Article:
Some remarkable recent revelations about the apparently systematic use of sham “academic” courses by UNC’s basketball and football players over the last decade have prompted head-scratching and exclamation about whether NCAA President Mark Emmert’s “bold” assertion of summary sanction power against PSU now requires that he act with similar alacrity against UNC, and whether any failure to do so will undermine public perception of the NCAA. (See Pat Forde’s August 17 “North Carolina’s widening academic scandal could be test case for the NCAA’s newfound power”)
The NCAA has, to date, apparently taken the astounding position that the academic fraud at UNC is none of its’ business. If that is their position, perhaps they ought consult the eight original “Purposes of the Association” articulated in the NCAA’s 1924 Constitution:
1) the upholding of the principle of institutional control of, and responsibility for all collegiate sports;
2) the stimulation and improvement of intramural and intercollegiate athletic sports;
3) the promotion of physical exercise among the students of the educational institutions of United States;
4) the establishment of a uniform law of amateurism and of the principles of amateur sports;
5) the encouragement of the adoption by its constituent members of strict eligibility rules to comply with high standards of scholarship, amateur standing and good sportsmanship;
6) the formulation, copywriting, and publication of rules of play for the government of collegiate sports;
7) the supervision of the regulation and conduct, by its’ constituent members, of intercollegiate sports in regional and national collegiate athletic contests, in the preservation of collegiate athletic athletic record.; and
8) In general, the study of the various phases of competitive athletics, physical training and allied problems, the establishment of standards for amateur sports, and the promotion of the adoption of recommended measures to the end that the colleges and universities of United States may maintain their athletic activities on a high plane and may make efficient use of sports for character building.
If these purposes are any guide, then the NCAA’s “true way” to quote Dante, “has been wholly lost,” as evidenced by recent explosive revelations concerning “major franchises” in the college sport world, including a) OSU’s Coach Tressel’s long-running effort to deceive (and defraud) OSU and the NCAA concerning “illegal” benefits received by his players; b) Joe Paterno’s apparent perjury before a grand jury about his central role in a long-running coverup of child rape; and 3) UNC’s long-standing offer of sham academic courses to big-time athletes.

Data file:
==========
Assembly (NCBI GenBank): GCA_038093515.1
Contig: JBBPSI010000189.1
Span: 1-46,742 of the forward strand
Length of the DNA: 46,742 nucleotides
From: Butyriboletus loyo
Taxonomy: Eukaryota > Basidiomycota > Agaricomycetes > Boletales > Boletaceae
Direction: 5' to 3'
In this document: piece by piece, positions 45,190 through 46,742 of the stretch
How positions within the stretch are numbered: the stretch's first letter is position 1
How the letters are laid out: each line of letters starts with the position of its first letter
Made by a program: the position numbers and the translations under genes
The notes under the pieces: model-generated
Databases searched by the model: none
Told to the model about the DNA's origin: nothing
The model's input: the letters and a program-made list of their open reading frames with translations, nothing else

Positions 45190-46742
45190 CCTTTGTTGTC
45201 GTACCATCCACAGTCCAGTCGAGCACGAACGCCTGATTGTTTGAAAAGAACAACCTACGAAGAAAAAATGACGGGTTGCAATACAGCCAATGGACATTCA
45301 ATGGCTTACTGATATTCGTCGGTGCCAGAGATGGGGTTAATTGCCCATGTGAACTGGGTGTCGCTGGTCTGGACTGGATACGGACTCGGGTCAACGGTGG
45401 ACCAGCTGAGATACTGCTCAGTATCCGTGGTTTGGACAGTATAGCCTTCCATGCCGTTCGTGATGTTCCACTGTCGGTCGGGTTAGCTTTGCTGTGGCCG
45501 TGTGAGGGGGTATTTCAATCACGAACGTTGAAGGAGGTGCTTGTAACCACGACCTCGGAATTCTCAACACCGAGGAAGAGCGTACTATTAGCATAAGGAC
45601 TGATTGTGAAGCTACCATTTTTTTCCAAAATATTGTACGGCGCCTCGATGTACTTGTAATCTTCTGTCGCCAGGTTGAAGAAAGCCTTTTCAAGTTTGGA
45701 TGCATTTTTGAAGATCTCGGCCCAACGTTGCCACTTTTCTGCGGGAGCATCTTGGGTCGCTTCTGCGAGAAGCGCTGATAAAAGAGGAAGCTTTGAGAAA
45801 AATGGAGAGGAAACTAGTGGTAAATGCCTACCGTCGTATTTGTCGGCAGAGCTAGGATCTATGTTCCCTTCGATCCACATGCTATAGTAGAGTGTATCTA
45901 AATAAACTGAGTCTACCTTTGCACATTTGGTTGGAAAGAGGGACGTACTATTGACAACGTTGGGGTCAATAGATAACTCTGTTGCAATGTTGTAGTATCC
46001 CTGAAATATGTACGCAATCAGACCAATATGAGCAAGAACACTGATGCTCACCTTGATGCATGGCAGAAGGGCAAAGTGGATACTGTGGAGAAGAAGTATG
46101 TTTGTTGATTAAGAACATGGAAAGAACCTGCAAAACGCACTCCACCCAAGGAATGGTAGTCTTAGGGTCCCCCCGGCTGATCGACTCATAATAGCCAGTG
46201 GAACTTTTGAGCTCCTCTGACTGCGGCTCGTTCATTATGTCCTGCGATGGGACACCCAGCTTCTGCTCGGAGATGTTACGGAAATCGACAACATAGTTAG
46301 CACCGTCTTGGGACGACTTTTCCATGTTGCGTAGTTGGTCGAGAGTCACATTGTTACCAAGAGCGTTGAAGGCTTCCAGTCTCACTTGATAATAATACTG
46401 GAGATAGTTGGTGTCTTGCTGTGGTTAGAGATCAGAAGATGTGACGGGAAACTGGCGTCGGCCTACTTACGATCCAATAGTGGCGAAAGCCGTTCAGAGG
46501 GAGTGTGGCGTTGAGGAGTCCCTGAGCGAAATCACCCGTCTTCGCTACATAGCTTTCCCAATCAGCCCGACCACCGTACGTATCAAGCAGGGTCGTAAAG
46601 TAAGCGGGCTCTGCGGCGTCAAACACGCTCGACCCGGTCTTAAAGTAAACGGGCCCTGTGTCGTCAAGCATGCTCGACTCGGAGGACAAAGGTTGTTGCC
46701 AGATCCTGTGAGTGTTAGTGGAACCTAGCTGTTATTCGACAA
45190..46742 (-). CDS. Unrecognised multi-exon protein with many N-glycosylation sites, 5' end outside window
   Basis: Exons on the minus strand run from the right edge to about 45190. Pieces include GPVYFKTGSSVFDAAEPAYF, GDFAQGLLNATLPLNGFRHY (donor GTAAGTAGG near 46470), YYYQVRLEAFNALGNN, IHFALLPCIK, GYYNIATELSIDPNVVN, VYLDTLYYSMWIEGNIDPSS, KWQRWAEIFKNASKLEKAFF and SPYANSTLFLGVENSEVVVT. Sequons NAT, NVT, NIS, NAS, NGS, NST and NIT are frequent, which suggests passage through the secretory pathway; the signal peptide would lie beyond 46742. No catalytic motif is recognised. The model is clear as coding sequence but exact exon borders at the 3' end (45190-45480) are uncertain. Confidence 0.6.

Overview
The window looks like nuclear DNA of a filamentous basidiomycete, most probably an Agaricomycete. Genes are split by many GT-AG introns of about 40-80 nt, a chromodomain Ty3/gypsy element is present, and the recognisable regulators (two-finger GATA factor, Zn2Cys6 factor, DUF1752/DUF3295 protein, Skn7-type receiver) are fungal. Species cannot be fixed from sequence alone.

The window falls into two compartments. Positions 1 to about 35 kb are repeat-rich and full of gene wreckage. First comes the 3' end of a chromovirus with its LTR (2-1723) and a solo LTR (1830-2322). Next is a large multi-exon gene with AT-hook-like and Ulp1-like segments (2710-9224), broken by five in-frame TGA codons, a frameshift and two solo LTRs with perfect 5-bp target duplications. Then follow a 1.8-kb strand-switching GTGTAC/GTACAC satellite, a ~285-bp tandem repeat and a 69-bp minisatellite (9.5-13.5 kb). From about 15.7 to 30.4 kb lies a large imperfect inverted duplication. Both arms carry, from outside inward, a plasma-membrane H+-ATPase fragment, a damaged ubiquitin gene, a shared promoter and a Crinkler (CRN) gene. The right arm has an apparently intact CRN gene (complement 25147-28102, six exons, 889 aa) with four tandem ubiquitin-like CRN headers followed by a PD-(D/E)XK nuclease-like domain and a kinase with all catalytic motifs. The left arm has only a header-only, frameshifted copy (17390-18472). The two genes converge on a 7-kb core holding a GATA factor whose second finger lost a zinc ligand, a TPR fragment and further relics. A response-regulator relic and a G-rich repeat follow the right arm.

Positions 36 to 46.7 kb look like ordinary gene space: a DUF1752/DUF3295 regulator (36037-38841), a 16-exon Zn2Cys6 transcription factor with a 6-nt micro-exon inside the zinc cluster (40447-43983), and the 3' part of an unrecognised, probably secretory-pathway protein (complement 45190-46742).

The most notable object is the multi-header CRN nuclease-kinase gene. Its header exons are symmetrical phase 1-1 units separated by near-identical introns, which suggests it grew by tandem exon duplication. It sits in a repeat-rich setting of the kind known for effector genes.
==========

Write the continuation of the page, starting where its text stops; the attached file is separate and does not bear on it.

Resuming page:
But the public has completely overlooked one critical element common to each of these earth-shattering revelations: none of the fraud, deception or criminal activity was uncovered and revealed by the NCAA or the school’s compliance operation. The revelations at OSU and PSU were made by the U.S. Attorney and Pennsylvania A.G., while the UNC discoveries were generated by the Raleigh newspaper and an NC State fan.
What this screams out to the public is that In-House compliance at OSU, PSU and UNC is a big stuffed, pulse-less Raggedy-Ann Doll. Moreover, because the schools involved are “flagship” NCAA operations, armed with not just the highest of gross and net athletic incomes, but also with the best and biggest compliance operations, these developments also quite firmly suggest that compliance at every big-time school is also a Raggedy Ann Doll, propped-up at a front-lobby metal desk to play the sound-asleep or blindfolded night security guard, but also always available as a readily-blamed “whipping-doll” Raggedy Ann for primary vilification by the NCAA and the school whenever violations do come to the fore.
This is, for the most part, by bureaucratic design. I’ve pointed out before [“Real Impact of PSU Scandal: Paterno (and Tressel) Explode One of NCAA’s Three Big Lies“] that the NCAA attempts to operate behind a curtain which conceals its’ three foundational Big Lies: Players are amateurs, the NCAA is non-profit, and Big Time College Coaches are gods. The Raggedy Ann Doll compliance model exists to protect the Big Three lies. And as a partial result, the primary de facto function of all these in-house compliance operations – and the NCAA – is to narrowly focus, like Hall Monitors wearing armbands which display a dollar-bill sign within a circle with a cross-line through it – on insuring that nary a penny passes to the palm of any student who plays a sport.